Skip to main content

Sex differences in late‐life depression

Buy Article:

$43.00 plus tax (Refund Policy)

Objective: The primary aim of this study was to assess sex differences in depression in later life.

Method: In a random, age and sex‐stratified community sample of 3056 older Dutch people (55–85 years) the prevalence, symptom‐reporting and risk factors associated with depression in later life were studied. Depression was measured with the Center for Epidemiologic Studies Depression scale (CES‐D). Bivariate, multivariate and factor analyses were used.

Results: Prevalence of depression in women was almost twice as high as in men. Controlling for age and competing risk factors reduced the relative risk for females with more than half. Symptom‐patterns in men and women were very much alike. Sex differences in associations with risk factors were small, but exposure to these risk factors was considerably higher in females.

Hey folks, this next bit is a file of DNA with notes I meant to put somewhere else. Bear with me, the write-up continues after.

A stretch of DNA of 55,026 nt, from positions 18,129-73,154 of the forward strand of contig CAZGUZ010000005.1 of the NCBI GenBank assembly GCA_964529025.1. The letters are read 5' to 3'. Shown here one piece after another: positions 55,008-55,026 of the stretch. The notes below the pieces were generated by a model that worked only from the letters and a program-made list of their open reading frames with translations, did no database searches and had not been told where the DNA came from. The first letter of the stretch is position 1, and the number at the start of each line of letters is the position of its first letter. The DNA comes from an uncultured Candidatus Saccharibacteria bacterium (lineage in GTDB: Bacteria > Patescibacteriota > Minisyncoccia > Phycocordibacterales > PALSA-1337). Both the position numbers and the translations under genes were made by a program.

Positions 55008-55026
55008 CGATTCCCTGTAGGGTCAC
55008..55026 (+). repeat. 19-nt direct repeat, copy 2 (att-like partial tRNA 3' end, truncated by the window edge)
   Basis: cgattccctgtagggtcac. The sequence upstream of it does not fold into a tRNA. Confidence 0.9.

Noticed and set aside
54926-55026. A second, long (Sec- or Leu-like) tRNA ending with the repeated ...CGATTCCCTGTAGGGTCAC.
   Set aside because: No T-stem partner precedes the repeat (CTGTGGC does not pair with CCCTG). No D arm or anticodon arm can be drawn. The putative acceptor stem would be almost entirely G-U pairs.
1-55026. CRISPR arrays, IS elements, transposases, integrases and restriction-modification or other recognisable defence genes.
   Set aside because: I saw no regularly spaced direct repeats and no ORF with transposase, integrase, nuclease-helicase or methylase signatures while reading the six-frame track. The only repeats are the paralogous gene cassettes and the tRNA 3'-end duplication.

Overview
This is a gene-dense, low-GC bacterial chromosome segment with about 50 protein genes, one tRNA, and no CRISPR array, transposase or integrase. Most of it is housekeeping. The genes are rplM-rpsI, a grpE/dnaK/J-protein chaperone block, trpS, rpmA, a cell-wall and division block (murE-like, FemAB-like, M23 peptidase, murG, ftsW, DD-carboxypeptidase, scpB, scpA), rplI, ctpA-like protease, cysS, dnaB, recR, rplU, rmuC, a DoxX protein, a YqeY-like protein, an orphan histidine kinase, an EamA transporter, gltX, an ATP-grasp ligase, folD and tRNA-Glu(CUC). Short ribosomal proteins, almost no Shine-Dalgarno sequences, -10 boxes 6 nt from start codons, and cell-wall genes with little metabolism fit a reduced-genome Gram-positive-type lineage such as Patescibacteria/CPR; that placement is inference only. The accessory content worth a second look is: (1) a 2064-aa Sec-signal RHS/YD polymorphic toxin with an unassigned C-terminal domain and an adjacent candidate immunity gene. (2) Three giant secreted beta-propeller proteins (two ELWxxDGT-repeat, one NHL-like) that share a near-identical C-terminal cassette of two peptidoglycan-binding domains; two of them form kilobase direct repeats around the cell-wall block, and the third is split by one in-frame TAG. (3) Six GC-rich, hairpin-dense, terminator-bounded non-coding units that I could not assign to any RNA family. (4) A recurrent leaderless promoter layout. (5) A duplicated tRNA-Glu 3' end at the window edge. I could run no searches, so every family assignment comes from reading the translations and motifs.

Conclusion: Very little evidence for a typical ‘female depression’ was found. Female preponderance in depression was related to a greater exposure to risk factors.
No References
No Citations
No Supplementary Data
No Article Media
No Metrics

Keywords: community; depression; elderly; sex difference

Document Type: Research Article

Publication date: 2000-04-01

  • Access Key
  • Free content
  • Partial Free content
  • New content
  • Open access content
  • Partial Open access content
  • Subscribed content
  • Partial Subscribed content
  • Free trial content
Cookie Policy
Cookie Policy
Ingenta Connect website makes use of cookies so as to keep track of data that you have filled in. I am Happy with this Find out more